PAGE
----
Obama Supports 'Gound Zero Mosque'Candidate Obama was sharply criticized for not having a plan for the economy or for the wars in Iraq and Afghanistan.  He defended by saying that the President’s job is to listen to all positions before acting, and that he hadn’t had the chance to do that yet.  It was the single most threatening concern about his candidacy in the Democratic primaries, and in the Presidential election.

Unfortunately, Candidate Obama’s wide-eyed, idealistic optimism has given way to Politician Obama’s having to decide for the media whether he supports or opposes issues such as the plan to build a Muslim Mosque near Ground Zero.  See Obama backs ‘Ground Zero’ mosque.

The President’s job is not to decide whether he supports or opposes a project such as this.  His job is to lead by making certain that there is a healthy dialogue going on.  The pressure on President Obama from politicians and the media, who are all accustomed to dealing in a world of positions, has caused him to do the worst thing he can do as a leader:  take a position on the issues that Americans care about.  The astute politician, and the masterful leader, know how to advance the dialogue without taking a side, and understand that as soon as they take a side, they have alienated all of the people who believe strongly in the other side.

What is needed here is more than a Beer Summit, but it is not as far off as most people would think.

Recently, I brought together two Arizona legislators to hold a mediated dialogue on the immigration issue facing America.  We calmly discussed each group’s underlying interests, goals and values and found that they surprisingly agreed on most of the issues.

This kind of dialogue, however, only tends to occur when a professional facilitator is managing the discussion, when the stakeholders are all present or represented, and when the discussion turns away from positions (black or white, thumbs up or thumbs down) to each group hearing the other – not unlike the President did when he held the Beer Garden Photo Op.  In that discussion, and in that setting, it was a different discussion than the two men had ever had.  That was the same response that I had from the two legislators, who each told me that they had learned more and had a better discussion in the two hours on a stage with me than they had been able to have in sum to that point.

What this issue needs is a real dialogue, facilitated (mediated) by a professional who is expert at managing the emotions, the values and the discussion between representatives of the two groups.  Give me Imam Feisal Abdul Rauf and some of his leaders, along with some of the most vocal opponents, preferably from families of those who died in the terrorist attacks on the World Trade Center, and I will guarantee you a dialogue where each walks away having heard the other and having had their eyes opened to things that they had not realized before this discussion.  Televise it, put it on the internet, and broadcast it over the radio, and we will educate hundreds of thousands with one discussion.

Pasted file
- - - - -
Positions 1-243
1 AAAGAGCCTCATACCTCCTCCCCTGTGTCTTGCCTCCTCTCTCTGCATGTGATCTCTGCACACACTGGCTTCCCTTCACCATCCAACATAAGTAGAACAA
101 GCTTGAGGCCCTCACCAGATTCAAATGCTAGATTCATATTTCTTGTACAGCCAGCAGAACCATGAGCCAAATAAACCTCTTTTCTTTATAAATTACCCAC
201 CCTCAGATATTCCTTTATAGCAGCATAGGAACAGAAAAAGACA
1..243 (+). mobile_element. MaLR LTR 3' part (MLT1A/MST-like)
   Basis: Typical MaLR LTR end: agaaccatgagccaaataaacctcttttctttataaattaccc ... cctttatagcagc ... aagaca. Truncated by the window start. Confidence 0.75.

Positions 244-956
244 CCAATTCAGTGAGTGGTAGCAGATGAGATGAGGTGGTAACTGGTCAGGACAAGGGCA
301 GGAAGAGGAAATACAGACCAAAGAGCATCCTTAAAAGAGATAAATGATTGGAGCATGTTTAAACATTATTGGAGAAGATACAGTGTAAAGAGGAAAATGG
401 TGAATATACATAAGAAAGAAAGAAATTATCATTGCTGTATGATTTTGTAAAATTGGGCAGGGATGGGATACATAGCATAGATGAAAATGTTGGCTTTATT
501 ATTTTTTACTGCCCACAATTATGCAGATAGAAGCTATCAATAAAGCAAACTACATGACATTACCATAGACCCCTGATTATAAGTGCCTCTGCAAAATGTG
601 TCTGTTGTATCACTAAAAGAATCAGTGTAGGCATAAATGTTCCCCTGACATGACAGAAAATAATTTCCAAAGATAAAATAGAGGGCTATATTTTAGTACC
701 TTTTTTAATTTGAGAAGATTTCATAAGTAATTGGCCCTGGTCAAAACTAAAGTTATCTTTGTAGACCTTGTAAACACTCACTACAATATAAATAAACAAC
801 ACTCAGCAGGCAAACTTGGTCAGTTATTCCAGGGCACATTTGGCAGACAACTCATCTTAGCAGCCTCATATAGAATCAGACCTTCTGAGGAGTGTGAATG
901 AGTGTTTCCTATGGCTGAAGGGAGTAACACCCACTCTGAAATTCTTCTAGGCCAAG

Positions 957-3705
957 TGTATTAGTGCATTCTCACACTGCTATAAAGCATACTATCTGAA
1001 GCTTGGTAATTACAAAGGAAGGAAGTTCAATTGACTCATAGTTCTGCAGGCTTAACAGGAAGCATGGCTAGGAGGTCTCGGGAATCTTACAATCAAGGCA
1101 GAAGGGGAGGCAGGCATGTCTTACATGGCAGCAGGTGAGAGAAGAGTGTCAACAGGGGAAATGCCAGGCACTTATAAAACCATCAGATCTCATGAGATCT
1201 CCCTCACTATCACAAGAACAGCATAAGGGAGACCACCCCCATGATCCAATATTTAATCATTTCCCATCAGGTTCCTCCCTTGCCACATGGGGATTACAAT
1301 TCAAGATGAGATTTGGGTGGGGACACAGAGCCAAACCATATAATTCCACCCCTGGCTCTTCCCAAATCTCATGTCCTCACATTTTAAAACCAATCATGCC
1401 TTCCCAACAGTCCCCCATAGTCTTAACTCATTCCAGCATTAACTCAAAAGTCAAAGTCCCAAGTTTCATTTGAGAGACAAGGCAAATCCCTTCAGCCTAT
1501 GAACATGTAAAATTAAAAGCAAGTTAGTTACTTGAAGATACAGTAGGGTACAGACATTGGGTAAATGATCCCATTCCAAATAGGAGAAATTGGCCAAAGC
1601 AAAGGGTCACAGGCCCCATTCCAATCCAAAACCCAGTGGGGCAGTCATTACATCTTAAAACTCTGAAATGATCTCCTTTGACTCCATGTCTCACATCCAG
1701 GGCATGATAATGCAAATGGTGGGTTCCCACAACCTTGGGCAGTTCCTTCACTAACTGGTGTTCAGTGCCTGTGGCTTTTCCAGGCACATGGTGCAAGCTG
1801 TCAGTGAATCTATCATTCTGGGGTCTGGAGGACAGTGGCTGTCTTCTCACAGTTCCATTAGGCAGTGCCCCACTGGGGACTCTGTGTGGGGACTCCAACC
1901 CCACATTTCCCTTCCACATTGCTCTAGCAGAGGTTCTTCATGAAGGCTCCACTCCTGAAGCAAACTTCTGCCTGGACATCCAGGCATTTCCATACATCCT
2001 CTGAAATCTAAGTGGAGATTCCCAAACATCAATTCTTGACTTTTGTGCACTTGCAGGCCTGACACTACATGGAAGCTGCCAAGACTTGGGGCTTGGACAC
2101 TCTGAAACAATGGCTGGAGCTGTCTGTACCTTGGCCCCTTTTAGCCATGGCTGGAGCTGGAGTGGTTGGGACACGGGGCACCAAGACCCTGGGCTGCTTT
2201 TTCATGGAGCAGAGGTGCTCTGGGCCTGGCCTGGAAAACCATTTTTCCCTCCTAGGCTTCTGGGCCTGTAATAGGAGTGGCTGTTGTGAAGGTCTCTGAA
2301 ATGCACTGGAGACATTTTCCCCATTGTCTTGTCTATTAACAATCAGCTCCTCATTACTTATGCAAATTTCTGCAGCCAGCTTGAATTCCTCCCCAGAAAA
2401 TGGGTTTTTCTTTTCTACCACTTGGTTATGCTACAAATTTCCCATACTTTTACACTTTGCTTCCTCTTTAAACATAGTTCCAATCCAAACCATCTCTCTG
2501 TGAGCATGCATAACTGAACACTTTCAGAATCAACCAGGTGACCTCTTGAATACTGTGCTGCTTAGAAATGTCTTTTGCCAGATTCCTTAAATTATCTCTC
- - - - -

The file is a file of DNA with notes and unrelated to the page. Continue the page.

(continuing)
This is what we do – those of us who resolve conflict.  Mediators do it every day in legal battles, Ombudspeople do it in the workplace environment and conflict coaches do it with individuals who are in conflict.  My personal passion is to do it in situations such as this.

It is time for President Obama to begin delegating the facilitation of issues such as this to those of us who do it professionally, and return to running the county, focusing on the wars, the economy and jobs,  and the spill that endangers the Gulf Coast.


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32 Responses to “Mediator needed to change ‘Ground Zero Mosque’ dialogue”

  1. Priscilla Schneider Says:

    It’s fine with me to have a mediator department within the White House. If I understand what you are proposing, White House mediators would go out and mediate these kind of situations, such as the Ground Zero Mosque.

    The problem is that there is nothing to mediate regarding the Ground Zero Mosque outside of New York City. While it may upset some Alaskans or Californians that there may be a mosque/community center two blocks from Ground Zero in New York City, it has nothing to do with us. It is up to New York City. So if there is going to be any mediation, that is where it should be and the rest of us yahoos should just butt out.

  2. Mark Elster Says:

    It is not within the powers of the executive branch to assign mediators to resolve local issues and I for one would prefer that it stay that way. Those powers are reserved to the states and/or the people. Those people who are intimately affected and the state of New York would no doubt benefit from a mediated discussion. As Lee Jay advocates, the president really has no official or political place in this debate and if he were more astute, would’ve remained silent.

    However, it is clear that the proposed mosque site in question, perched virtually atop Ground Zero does indeed have consequences that are legitimately felt nationwide —from Alaskans to Californians we all have felt the devastating loss of that infamous day and place and the terrible, unforgivable act of terrorism that stained it forever with an act of hate almost beyond comprehension. To say that a national dialog has nothing to do with the rest of us yahoos is wrong.

  3. Lee Jay Berman Says: